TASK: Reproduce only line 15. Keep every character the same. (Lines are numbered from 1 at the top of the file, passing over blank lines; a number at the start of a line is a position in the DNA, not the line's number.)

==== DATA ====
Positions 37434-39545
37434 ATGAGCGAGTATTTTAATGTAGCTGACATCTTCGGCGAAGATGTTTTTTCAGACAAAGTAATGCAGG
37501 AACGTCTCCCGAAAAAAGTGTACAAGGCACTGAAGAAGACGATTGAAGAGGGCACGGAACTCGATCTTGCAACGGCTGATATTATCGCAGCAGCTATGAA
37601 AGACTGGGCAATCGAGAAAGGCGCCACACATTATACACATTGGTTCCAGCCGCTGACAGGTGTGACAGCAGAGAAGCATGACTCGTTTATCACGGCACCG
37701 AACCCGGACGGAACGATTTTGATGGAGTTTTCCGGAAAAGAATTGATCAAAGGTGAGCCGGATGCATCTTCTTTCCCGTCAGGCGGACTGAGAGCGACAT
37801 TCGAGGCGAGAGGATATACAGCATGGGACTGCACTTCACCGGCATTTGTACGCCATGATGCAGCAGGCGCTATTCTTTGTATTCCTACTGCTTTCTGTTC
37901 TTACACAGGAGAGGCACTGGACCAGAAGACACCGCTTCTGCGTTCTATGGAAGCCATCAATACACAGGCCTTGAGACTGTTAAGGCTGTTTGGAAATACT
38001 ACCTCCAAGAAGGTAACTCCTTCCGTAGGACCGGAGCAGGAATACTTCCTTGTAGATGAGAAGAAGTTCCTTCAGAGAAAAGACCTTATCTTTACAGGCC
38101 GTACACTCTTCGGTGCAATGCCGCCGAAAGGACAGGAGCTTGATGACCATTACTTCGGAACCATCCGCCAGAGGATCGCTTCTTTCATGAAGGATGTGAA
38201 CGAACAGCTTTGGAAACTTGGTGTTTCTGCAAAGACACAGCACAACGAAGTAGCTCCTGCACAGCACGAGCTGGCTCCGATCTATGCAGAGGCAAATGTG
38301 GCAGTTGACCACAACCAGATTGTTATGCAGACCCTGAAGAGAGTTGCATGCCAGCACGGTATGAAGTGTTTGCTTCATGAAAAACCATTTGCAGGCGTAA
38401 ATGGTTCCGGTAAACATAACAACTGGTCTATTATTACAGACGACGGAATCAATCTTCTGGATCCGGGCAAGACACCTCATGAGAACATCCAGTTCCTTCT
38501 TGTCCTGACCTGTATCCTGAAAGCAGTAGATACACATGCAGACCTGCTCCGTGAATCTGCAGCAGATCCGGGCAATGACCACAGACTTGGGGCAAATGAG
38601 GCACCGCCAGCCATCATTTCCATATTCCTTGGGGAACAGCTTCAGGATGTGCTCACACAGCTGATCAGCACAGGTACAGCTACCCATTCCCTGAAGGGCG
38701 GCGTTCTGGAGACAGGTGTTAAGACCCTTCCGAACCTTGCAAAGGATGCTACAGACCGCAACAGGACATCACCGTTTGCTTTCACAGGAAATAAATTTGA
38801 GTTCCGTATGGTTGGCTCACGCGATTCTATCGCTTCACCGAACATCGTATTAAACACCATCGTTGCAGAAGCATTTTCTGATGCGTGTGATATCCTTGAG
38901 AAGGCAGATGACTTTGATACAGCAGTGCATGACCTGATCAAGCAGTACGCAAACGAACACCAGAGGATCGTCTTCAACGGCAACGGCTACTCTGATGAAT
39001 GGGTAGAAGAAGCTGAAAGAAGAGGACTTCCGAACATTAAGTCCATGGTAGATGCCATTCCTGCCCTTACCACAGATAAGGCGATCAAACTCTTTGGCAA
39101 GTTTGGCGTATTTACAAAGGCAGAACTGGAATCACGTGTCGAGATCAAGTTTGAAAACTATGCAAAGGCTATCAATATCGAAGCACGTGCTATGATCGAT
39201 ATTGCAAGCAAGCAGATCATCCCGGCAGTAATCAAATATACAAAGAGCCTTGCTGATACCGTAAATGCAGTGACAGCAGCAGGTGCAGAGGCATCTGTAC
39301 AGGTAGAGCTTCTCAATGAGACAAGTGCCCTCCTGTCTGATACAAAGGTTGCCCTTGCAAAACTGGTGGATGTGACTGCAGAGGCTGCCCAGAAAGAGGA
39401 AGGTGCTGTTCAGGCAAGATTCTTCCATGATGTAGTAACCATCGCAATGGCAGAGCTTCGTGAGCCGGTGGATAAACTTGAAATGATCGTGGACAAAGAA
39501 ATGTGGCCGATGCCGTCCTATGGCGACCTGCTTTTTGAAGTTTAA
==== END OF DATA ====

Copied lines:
38701 GCGTTCTGGAGACAGGTGTTAAGACCCTTCCGAACCTTGCAAAGGATGCTACAGACCGCAACAGGACATCACCGTTTGCTTTCACAGGAAATAAATTTGA